Moment of force (often just moment) is the tendency of a force to twist or rotate an object; see the article torque for details. This is an important, basic concept in engineering and physics. A moment is valued mathematically as the product of the force and the moment arm. The moment arm is the perpendicular distance from the point of rotation, to the line of action of the force. The moment may be thought of as a measure of the tendency of the force to cause rotation about an imaginary axis through a point. (Note: In mechanical and civil engineering, "moment" and "torque" have different meanings, while in physics they are synonyms. See the discussion in the "torque" article, or the article couple (mechanics).)
The moment of a force can be calculated about any point and not just the points in which the line of action of the force is perpendicular. Image A shows the components, the force F, and the moment arm, x when they are perpendicular to one another. When the force is not perpendicular to the point of interest, such as Point O in Images B and C, the magnitude of the Moment, M of a vector F about the point O is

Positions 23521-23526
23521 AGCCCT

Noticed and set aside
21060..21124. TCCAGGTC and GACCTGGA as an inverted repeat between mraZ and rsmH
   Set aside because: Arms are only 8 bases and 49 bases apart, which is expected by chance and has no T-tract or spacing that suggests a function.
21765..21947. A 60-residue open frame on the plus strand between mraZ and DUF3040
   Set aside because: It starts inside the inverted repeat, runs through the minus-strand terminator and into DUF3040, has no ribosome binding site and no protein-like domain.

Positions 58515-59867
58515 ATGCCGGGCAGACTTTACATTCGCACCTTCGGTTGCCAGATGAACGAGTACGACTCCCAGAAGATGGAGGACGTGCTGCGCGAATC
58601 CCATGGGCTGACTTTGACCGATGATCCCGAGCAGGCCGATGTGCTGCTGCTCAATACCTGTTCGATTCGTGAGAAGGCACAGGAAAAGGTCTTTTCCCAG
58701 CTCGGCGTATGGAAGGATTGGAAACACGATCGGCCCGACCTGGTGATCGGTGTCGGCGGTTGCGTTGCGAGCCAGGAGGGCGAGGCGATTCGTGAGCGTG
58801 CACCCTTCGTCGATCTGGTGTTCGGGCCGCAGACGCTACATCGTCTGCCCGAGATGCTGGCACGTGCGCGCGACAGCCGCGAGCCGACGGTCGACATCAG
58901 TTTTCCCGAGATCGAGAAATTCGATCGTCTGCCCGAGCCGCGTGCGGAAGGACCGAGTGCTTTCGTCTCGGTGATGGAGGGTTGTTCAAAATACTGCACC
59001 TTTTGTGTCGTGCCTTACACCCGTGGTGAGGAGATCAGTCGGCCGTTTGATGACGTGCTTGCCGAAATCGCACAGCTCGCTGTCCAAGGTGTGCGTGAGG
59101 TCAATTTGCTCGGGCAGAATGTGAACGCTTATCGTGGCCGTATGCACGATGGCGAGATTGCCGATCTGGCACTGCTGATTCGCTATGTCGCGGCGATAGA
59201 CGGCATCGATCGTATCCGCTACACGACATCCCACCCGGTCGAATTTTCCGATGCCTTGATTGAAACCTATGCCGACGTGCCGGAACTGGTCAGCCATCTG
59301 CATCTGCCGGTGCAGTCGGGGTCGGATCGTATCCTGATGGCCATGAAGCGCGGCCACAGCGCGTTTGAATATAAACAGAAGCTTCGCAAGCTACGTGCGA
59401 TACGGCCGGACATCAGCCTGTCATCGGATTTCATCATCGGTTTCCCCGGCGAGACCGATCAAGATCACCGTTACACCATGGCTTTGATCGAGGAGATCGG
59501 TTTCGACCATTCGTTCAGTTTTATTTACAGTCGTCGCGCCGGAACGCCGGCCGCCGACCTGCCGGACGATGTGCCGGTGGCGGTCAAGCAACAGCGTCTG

Image C represents the vector components of the force in Image B. In order to determine the Moment, M of a vector F about the point O, when vector F is not perpendicular to point O, one must resolve the force F, into its horizontal and vertical components. The sum of the moments of the two components of F about the point O is
The moment arm to the vertical component of F is a distance x. The moment arm to the horizontal component of F does not exist. There is no rotational force about point O due to the horizontal component of F. Thus, the moment arm distance is zero, or 0.
Thus M can be referred to as "the moment M with respect to the axis that goes through the point O, or simply "the moment M about point O". If O is the origin, or, informally, if the axis involved is clear from context, one often omits O and says simply moment, rather than moment about O. Therefore, the moment about point O is indeed the cross product